The final chapters of the book are devoted to various triumphs, such as nano-engineering, quantum computing, and time travel, that the laws of physics don’t explicitly rule out and that a race of superrational superheroic robots could be expected to achieve. The text here is filled with appealing tidbits, such as the fact that Abhay Ashtekar discovered (in 1989) a change of variables that linearizes the PDEs of general relativity, thereby permitting a quantum mechanical interpretation and suggesting that space—time is composed of “loops” at the Planck scale of 10^-33 centimeters. Connections have since been found between Ashtekar’ s work, the theory of knots, and “superstring” theories of the other fundamental forces.

Technology, according to Moravec, is approaching the limits of conventional matter. The best integrated circuits contain features 100 atoms wide— the limit being one atom—and switch 100 billion times a second—the limit being 100 trillion. Faster switching would sever chemical bonds. Superintelligent robots will find themselves hard put to improve their own design, at least with conventional materials. But an improved material—perhaps the ultimate construction material—seems poised to burst onto the market. Buckminster Fullerene, the “buckyball,” was discovered in 1985; a new form of molecular carbon consisting of 60 carbon atoms covalently bound, it was found to occur in nature. Related molecules, with still more carbon atoms in the shell, have been found (or synthesized) as well. One is shaped like a hollow straw, with half-buckyball caps at either end, and can in theory be of arbitrary length. Moravec notes that, in 1997, buckytubes were being grown catalytically from carbon vapor in millimeter lengths, with a high degree of efficiency. Several groups were racing to bring them to practicality.

Carbon’s covalent bonds are the strongest in nature. If that strength could be carried over into tensile strength in a bulk material, making it a thousand times stronger than steel, flywheels with the energy-storage capacity of gasoline, nearly weightless rockets, impervious armor, and buildings a hundred miles tall would all become possible. It isn’t entirely clear what all this has to do with robots, but it does make interesting reading. And Moravec has even more fantastic materials in mind—materials in whose atoms orbital Higgsinos replace orbital electrons in motion about nuclei composed of perhaps seventy-five protons. If such atoms could be induced to form crystals, the resulting “Higgsinium” would be a trillion times as dense as normal matter, would remain solid at temperatures of a million degrees, and would be able to support switching circuits a million times as fast!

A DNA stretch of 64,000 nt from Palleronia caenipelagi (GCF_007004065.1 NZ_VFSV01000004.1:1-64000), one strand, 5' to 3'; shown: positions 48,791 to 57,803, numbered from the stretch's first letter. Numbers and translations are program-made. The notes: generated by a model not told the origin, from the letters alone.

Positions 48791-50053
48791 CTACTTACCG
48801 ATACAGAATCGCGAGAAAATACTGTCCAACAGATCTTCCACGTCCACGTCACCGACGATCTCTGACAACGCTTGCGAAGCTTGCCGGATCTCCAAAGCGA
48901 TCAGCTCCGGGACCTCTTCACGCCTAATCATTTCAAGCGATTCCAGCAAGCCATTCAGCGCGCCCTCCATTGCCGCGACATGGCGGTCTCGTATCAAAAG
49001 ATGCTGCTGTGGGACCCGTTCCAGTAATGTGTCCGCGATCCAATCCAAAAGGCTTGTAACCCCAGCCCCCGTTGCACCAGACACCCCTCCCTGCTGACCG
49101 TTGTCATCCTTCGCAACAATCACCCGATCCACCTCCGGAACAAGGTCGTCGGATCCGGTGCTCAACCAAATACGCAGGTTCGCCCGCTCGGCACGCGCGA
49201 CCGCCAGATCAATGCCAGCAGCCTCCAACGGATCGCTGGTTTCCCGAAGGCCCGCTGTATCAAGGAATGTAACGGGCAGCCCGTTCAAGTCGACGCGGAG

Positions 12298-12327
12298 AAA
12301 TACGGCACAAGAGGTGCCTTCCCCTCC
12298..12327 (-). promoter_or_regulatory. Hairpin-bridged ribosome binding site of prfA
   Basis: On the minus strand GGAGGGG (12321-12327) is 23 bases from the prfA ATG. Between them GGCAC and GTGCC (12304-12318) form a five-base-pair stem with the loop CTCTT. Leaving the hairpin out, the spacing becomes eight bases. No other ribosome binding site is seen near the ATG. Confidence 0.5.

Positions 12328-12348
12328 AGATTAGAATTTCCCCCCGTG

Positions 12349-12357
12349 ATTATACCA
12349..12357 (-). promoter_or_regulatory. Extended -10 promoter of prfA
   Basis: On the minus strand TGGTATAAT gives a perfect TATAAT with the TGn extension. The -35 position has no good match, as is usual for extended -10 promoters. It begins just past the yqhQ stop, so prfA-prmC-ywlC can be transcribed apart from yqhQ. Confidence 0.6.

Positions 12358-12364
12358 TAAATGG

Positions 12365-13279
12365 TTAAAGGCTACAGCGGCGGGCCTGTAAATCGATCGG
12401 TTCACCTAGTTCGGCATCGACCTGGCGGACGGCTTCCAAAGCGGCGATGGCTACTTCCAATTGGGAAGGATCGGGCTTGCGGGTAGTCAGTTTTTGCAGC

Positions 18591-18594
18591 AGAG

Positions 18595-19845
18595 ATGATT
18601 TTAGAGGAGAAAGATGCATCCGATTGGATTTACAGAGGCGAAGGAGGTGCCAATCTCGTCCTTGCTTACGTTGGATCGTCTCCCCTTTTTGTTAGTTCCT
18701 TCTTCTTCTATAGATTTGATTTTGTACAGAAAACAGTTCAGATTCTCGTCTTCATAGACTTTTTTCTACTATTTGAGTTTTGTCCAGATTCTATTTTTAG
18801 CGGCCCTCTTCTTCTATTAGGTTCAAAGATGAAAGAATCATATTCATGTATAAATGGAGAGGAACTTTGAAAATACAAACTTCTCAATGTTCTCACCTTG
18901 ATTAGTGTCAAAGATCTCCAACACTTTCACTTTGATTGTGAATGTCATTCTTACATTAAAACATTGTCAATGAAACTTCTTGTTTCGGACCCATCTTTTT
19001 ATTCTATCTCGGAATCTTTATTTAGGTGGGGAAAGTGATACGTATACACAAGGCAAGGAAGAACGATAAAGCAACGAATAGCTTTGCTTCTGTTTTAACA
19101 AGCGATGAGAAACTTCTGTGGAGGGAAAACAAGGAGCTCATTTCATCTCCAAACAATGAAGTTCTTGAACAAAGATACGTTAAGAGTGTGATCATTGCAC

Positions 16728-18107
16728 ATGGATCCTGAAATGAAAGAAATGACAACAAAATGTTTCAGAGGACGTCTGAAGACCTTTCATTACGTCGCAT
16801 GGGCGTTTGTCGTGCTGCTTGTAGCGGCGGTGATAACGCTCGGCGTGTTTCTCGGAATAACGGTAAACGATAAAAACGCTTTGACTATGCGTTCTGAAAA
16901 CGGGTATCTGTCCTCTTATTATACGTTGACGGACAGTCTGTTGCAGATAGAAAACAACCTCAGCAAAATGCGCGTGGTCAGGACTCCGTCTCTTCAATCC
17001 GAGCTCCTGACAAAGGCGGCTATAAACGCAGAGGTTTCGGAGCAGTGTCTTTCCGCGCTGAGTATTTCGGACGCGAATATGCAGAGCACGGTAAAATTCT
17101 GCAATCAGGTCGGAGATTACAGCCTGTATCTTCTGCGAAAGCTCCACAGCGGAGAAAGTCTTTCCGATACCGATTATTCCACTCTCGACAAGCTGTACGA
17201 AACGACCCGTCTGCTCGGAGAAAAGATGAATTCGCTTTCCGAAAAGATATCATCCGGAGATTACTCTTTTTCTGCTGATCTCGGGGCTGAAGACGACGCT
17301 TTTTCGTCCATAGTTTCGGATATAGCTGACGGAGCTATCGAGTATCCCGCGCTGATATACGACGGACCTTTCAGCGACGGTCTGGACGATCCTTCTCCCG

Far more interesting, at least to this reviewer, were Moravec’ s thoughts on the initial stages of the coming age of robots. One need not believe that robots are destined to write sonnets and sonatas of surpassing beauty to agree with him that they will soon combine the superhuman skills and unimpeachable work habits required to operate the “lights out” unmanned factories of science fiction. Such installations will soon be churning out endless streams of high-quality, low-cost goods and services, and rendering human labor all but useless. The cheap labor that is the only comparative advantage most third-world nations seem to possess will be robbed of what little value it still retains, permitting the “workshops of the world” to be relocated yet again to the very epicenter of the markets they serve. Well within Moravec’ s 40-year time frame, the vast majority of human laborers seem likely to find themselves unemployable at any wage. Events have been moving in that direction for generations, and Moravec is among the few—the very few—to see the handwriting on the wall. That by itself makes his book worth reading.